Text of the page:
India’s K-shaped recovery crisis
IIP numbers reveal consumption demand at the bottom of the pyramid needs to pick up for economic growth to regain momentum
The Index of Industrial Production (IIP) grew at 5.8% in September, a sharp fall from the 10.3% print in August. The latest IIP numbers are in keeping with the trend in the Purchasing Managers Index (PMI) for manufacturing, which continues to be in an expansion zone, but has been losing momentum. What is the larger message behind these numbers? Should the loss of economic momentum be a cause for concern? Three points need to be made here.
One of the factors driving relatively muted growth in the past few months is the waning of a favourable base effect. This may hold not just for high-frequency numbers such as IIP and PMI but also GDP figures. To be sure, the RBI governor has gone on record to say that the September quarter GDP numbers could end up higher than the 6.5% projection by the Monetary Policy Committee of RBI. This is in line with analysts saying the Indian economy continues to be resilient despite some loss in momentum.
The second factor is the question of what is driving growth. A use-based classification of the IIP numbers shows that capital goods and infrastructure are leading a growth charge while consumer goods are yet to gain momentum. This, once again, is not a new phenomenon and has been a hallmark of the Indian economy in the post-pandemic phase, which has also seen a sharp increase in central government capital spending. Apart from being a short-term growth driver, government capex is also creating valuable infrastructure for future growth.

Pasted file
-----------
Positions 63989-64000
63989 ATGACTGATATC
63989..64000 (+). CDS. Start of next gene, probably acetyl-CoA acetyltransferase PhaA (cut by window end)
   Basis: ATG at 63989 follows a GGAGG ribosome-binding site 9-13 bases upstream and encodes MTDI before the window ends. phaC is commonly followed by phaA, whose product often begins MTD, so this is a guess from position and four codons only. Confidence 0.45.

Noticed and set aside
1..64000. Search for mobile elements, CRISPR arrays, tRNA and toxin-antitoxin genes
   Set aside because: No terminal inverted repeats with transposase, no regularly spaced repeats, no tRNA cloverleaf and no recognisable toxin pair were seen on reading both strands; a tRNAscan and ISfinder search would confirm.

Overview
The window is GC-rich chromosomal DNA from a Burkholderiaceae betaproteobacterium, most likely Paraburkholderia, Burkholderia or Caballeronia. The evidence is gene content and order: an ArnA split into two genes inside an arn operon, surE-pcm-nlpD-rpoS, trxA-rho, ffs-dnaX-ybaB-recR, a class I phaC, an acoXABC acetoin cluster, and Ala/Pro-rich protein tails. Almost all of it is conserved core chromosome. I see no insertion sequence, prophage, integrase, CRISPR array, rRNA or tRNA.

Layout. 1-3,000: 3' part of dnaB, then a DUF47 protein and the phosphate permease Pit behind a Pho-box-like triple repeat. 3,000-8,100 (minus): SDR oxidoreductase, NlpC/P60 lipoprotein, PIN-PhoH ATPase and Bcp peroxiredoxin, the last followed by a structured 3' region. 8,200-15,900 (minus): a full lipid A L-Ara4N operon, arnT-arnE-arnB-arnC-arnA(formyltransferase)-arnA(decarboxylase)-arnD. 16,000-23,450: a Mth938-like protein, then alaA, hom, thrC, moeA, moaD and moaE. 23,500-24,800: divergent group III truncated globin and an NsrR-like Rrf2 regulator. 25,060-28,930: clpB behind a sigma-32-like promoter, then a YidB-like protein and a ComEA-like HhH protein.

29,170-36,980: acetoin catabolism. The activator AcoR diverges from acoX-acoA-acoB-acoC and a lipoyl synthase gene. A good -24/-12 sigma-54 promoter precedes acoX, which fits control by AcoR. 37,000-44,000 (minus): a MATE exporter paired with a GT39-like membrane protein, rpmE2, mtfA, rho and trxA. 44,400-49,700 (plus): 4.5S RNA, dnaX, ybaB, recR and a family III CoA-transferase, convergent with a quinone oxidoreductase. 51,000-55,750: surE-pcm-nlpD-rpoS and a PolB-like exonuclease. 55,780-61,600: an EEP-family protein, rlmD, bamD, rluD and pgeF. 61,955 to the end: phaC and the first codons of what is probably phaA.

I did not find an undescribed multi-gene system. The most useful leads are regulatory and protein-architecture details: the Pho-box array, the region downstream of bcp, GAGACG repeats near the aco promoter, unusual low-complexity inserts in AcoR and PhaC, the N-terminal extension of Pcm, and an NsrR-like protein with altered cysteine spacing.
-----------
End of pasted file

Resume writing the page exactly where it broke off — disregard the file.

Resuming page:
Without any prejudice to these first two factors, there is a third point that merits flagging. As long as consumption demand does not gather a sustained momentum, private investment will continue to remain weak. It is the virtuous cycle of precisely these two variables that can put the Indian economy on a sustained growth path that is more than the current 6%-6.5%.
Given that a lot of anecdotal evidence and sales numbers point towards strong demand by the rich, the problem and its solution have to be located at the bottom of the pyramid. The world’s fastest-growing economy must not lose sight of its K-shaped recovery problem.